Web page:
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So to make things a little interesting, there’s two versions of this game, both with the same name but different developers, namely Activision and Electric Dreams. Activision’s version is made up of 6 mini-games: Landing the Dropship at LV-426, making your way through a maze of tunnels to get to the Dropship hanger and some fairly rote action sequences where you control the marines (one at a time) to hunt down Aliens and make it to the exit. It’s…not great. The different game types to portray each set piece of the film is pretty cool, but playing this in the Space Year 2015, it lacks a little magic to grip you. Plus, it looks like piss. But it does give us the first appearance of that iconic Motion Tracker in videogames. Looks pretty accurate too.

I say we grease this rat-fuck sonofabitch right now.

I say we grease this rat-fuck sonofabitch right now.

The Electric Dreams version however, is much, much better. I actually played this one on a real life ZX Spectrum years before seeing the film itself, but that lack of context didn’t stop it leaving a big impression on me. Scanning the environment horizontally, it’s your task to switch between the Marines and navigate your way to the exit, taking out any and all Aliens you encounter. The game plays like a flat version of Space Hulk; tight corridors and instant death if any of your squad should take too long to deal with the Alien/s in the area they’re in, a threat indicated of course by that ever present beeping from your Motion Tracker. Like almost every game that follows this one, it’s the motion tracker that adds all the palm sweating tension that you’d want. Hearing that beeping getting forever more frantic will have you switching between your Marines to see who’s in trouble, scanning corridors to hunt that Alien before it hunts you. A neat gameplay hook that still stands up today. I’d highly recommend trying to play this version of Aliens: The Computer Game, or if you can’t be arsed with emulators, some intrepid fans have worked on a remake called LV-426, check out this clip:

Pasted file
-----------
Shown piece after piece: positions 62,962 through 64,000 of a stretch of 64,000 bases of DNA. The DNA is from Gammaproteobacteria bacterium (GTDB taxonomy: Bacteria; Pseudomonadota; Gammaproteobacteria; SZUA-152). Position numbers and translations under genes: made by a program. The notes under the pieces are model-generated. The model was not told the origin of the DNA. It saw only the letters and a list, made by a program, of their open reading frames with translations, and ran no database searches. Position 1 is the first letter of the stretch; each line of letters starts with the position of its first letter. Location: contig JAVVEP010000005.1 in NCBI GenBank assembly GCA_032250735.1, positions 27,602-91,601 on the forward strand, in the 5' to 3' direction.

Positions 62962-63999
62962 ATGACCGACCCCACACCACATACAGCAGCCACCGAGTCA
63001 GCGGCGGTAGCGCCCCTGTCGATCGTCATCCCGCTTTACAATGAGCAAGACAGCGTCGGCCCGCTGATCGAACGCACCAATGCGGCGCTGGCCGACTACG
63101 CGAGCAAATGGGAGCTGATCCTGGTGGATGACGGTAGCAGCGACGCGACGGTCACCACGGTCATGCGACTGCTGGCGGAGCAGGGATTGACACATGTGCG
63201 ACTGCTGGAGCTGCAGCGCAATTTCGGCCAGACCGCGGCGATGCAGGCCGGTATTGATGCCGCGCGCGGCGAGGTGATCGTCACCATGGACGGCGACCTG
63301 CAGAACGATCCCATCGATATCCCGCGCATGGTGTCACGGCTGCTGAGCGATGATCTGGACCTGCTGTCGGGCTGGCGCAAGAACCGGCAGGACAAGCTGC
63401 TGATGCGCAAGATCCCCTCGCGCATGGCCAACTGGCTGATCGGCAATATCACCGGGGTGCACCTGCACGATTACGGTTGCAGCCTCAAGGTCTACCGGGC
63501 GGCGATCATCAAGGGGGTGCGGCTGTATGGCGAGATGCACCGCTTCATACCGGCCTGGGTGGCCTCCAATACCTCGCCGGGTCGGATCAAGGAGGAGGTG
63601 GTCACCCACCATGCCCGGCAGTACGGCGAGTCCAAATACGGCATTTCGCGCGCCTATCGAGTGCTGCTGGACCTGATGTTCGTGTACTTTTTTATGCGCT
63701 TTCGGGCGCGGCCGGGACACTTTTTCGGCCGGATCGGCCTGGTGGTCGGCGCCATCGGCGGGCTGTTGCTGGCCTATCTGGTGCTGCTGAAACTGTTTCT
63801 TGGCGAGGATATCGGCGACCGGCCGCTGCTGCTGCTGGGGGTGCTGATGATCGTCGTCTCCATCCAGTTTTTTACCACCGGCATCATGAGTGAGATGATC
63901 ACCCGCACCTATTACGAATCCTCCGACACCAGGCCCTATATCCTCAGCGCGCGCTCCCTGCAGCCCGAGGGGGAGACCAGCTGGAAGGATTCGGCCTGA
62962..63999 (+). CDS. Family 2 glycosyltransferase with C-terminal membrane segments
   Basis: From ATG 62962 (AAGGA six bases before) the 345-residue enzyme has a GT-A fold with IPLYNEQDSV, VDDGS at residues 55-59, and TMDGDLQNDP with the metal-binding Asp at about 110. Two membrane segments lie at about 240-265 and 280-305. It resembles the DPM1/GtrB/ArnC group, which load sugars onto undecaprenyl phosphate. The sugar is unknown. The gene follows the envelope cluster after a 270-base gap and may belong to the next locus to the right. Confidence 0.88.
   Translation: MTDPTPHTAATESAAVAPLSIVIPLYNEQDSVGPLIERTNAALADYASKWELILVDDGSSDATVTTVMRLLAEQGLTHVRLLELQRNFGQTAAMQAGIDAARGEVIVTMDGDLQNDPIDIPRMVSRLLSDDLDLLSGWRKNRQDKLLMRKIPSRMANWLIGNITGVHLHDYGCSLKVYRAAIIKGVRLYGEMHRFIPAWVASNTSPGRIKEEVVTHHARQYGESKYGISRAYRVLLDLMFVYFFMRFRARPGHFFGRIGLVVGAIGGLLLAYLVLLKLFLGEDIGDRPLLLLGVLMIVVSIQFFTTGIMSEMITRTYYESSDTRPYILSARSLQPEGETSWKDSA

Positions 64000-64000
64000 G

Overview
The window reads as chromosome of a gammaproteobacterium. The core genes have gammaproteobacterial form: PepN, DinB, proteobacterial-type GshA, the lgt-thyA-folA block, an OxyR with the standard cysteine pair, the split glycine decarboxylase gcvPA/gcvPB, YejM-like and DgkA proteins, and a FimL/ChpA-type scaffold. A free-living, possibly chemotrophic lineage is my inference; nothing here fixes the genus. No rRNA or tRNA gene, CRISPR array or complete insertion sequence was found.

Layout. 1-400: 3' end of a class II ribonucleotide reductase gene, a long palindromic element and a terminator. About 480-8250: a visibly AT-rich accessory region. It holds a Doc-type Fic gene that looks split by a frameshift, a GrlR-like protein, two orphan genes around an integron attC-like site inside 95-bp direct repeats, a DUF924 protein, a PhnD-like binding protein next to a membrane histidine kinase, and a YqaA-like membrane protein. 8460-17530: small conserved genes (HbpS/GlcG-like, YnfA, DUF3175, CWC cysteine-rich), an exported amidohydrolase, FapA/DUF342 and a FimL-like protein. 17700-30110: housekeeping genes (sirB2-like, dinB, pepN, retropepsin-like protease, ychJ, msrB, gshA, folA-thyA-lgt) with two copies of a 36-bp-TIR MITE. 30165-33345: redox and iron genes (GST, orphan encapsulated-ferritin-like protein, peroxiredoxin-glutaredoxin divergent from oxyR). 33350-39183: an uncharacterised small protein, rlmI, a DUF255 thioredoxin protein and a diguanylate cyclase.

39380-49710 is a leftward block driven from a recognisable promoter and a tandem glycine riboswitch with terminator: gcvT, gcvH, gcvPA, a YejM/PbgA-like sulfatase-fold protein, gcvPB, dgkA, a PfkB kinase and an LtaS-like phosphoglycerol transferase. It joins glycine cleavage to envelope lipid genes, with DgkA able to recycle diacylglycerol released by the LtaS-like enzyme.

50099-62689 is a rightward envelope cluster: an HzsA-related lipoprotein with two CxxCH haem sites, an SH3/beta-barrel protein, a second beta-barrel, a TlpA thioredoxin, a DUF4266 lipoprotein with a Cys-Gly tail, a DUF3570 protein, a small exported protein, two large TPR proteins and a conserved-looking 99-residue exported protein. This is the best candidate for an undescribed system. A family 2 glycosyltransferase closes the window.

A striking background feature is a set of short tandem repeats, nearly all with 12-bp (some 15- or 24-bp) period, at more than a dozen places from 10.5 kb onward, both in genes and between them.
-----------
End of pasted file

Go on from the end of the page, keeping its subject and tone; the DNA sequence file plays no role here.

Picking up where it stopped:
ALIENS (1987 – MSX)

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Made by ya boys Square, this is heading more towards what we can expect going forward from the franchise. Released only in Japan, the game is a straight up platformer with shooty parts, a low budget Metroid and following a trend, it’s not great. Ripley’s jumping leaves a lot to be desired, either too floaty or stunted to the point of not being able to get over the smallest ledge – and then the ‘double jump’ comes into play, which is just AWFUL (you can tell it’s bad cause I had to use caps). So yeah, this game pretty much set the way for future games based on these films: some platform elements and lots of shooting. It will possibly appeal as a curiosity to the die hard Aliens fan, but as it totally fails at being a competent platformer it kills any fun you could’ve had with it. A shame as it includes a fantastic Alien Queen sprite. Behold the glory of all 4 frames of animation: